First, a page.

Step 6: Almost There

Ok, from here we've got a tiny bit more to go to finish this up. Hopefully by now you're running out of cord, which is a good thing. Now we just need to use up the rest of that cord.

This part is easiest to describe using the pictures, so refer to them. Basically you want to connect the cord coming from the top of the helmet, and bind it to the first wrap, as well as the part of the cord that wraps above the rails.

Step 7: Finishing (Finally!)

Alright, time to finish it up!

Now the cord should be riding toward the front of the helmet above the rails. Now you've gotta tie it up, and I used the double fisherman's knot again, just to keep things regular.

Once it's cinched up, you can trim the cord as short as you need or want it to be.

And that's pretty much it! Again, it's kind of confusing, but if you work it through, and do what works for you, it'll turn out great.

If you need any more info, let me know! I'll see if I can get a video going (that will probably be easier to understand).

Thanks for reading!

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    6 Discussions


    5 years ago

    It is not a military helmet because of the rail mounts, its a biking helmet.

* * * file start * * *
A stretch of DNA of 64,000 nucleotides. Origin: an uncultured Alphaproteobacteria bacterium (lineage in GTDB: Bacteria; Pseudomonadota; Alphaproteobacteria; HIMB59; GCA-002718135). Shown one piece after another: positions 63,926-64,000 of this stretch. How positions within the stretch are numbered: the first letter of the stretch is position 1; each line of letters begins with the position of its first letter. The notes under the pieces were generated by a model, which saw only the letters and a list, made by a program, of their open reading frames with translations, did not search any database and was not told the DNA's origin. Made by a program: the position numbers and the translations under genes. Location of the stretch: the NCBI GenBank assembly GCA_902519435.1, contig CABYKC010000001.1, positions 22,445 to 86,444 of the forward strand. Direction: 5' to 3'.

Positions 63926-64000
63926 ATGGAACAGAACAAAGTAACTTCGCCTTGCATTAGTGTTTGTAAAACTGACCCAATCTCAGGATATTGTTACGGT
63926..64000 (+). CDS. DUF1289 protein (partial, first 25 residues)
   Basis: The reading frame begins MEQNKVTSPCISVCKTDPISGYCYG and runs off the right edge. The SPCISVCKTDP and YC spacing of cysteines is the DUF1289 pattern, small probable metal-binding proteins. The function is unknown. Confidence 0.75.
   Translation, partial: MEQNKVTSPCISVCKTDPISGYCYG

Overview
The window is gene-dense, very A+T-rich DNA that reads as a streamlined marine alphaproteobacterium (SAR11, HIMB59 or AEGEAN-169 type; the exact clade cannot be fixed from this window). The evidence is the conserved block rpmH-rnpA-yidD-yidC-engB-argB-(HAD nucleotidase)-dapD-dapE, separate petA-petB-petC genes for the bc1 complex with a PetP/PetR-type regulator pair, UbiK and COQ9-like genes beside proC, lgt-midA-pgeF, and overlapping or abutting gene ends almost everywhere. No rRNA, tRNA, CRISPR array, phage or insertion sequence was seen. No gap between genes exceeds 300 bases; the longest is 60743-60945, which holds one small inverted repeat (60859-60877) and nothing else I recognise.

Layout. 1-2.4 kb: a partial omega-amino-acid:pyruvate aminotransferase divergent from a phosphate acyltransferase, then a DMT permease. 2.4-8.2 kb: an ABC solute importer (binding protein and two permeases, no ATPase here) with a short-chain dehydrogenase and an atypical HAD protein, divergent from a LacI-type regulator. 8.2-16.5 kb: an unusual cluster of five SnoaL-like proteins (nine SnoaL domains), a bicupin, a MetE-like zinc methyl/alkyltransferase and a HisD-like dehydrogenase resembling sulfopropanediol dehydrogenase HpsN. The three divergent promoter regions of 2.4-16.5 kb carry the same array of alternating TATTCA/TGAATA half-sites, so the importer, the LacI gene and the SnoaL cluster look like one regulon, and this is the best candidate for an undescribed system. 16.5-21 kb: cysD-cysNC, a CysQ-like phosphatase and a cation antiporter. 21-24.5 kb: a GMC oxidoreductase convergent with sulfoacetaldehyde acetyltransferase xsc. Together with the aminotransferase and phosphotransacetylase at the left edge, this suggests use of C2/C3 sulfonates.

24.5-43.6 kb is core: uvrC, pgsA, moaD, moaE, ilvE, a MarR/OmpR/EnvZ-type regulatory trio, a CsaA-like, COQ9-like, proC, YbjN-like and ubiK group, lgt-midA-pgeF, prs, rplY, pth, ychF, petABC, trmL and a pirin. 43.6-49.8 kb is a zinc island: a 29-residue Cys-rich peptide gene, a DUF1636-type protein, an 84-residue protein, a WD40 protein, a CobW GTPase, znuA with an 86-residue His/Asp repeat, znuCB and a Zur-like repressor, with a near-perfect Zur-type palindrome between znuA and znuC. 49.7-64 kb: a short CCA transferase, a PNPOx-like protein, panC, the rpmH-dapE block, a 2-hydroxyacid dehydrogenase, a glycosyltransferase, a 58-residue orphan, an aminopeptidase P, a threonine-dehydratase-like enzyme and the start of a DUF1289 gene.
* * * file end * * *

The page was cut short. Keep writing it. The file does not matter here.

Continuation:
camping crazy

    Nice instructable !! Where did you get this helmet I really like the rails.


    7 years ago on Introduction

    I think my helmet had just a piece of elastic cord like 3 or 4 times across (from ear to ear)... that was plenty to get it camouflaged with leaves/grass that I actually had to go search for it when I stood up and returned 60 seconds later.

    IMO elastic cord is better than non-elastic paracord. And there's no need to make it all complicated.


    Reply 7 years ago on Introduction

    I think the elastic cord's a really good idea, I happened to have a fair bit of extra paracord around, and decided to use it here, that's the main reason for the complication.


    That is some fancy rope-work! I made a webbing for my hard camera case, and woven in an elastic banding. It's pretty handy if you are planning to hold down branches and leaves.